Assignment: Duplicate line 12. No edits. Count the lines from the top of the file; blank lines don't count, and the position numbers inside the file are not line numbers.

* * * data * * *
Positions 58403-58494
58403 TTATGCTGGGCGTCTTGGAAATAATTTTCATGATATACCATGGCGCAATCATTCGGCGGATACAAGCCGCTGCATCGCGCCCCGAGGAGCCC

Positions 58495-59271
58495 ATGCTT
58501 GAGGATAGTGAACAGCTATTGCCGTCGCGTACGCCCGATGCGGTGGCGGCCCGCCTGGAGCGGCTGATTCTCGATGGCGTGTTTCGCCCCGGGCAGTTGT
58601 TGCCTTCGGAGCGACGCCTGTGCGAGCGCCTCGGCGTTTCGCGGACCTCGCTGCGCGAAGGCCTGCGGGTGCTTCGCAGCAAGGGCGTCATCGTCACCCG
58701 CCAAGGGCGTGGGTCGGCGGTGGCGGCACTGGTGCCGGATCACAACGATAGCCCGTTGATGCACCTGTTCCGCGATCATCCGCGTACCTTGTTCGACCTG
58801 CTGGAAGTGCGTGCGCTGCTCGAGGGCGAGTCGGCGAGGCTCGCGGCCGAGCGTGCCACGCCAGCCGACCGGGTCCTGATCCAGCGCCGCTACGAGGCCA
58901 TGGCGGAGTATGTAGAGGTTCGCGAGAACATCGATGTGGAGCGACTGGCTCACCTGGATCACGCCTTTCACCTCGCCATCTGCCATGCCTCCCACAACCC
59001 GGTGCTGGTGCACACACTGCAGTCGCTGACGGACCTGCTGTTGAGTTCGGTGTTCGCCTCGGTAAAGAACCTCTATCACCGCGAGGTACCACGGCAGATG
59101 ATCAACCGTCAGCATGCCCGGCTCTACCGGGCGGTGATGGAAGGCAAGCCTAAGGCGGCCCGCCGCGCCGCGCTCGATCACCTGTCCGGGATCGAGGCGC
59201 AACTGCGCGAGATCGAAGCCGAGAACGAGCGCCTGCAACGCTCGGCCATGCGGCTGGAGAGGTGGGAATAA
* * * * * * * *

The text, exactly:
59201 AACTGCGCGAGATCGAAGCCGAGAACGAGCGCCTGCAACGCTCGGCCATGCGGCTGGAGAGGTGGGAATAA